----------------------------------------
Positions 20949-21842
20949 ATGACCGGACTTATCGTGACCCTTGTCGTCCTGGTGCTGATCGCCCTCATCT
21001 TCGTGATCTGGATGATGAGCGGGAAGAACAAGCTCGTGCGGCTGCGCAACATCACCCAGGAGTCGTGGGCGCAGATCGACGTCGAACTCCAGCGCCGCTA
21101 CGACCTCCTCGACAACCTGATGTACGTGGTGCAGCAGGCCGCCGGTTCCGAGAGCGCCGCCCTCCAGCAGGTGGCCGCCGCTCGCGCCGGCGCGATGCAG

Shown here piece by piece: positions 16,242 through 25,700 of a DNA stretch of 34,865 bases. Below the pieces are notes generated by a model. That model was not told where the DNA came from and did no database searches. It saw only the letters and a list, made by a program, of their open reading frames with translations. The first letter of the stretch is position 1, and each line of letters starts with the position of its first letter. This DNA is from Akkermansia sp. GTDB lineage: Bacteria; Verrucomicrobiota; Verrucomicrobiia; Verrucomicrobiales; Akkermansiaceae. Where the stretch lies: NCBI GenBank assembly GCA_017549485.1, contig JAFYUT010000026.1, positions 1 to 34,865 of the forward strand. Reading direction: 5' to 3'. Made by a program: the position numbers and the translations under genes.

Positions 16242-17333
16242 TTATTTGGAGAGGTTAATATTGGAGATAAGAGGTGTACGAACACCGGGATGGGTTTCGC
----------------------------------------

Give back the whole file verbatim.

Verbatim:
Positions 20949-21842
20949 ATGACCGGACTTATCGTGACCCTTGTCGTCCTGGTGCTGATCGCCCTCATCT
21001 TCGTGATCTGGATGATGAGCGGGAAGAACAAGCTCGTGCGGCTGCGCAACATCACCCAGGAGTCGTGGGCGCAGATCGACGTCGAACTCCAGCGCCGCTA
21101 CGACCTCCTCGACAACCTGATGTACGTGGTGCAGCAGGCCGCCGGTTCCGAGAGCGCCGCCCTCCAGCAGGTGGCCGCCGCTCGCGCCGGCGCGATGCAG

Shown here piece by piece: positions 16,242 through 25,700 of a DNA stretch of 34,865 bases. Below the pieces are notes generated by a model. That model was not told where the DNA came from and did no database searches. It saw only the letters and a list, made by a program, of their open reading frames with translations. The first letter of the stretch is position 1, and each line of letters starts with the position of its first letter. This DNA is from Akkermansia sp. GTDB lineage: Bacteria; Verrucomicrobiota; Verrucomicrobiia; Verrucomicrobiales; Akkermansiaceae. Where the stretch lies: NCBI GenBank assembly GCA_017549485.1, contig JAFYUT010000026.1, positions 1 to 34,865 of the forward strand. Reading direction: 5' to 3'. Made by a program: the position numbers and the translations under genes.

Positions 16242-17333
16242 TTATTTGGAGAGGTTAATATTGGAGATAAGAGGTGTACGAACACCGGGATGGGTTTCGC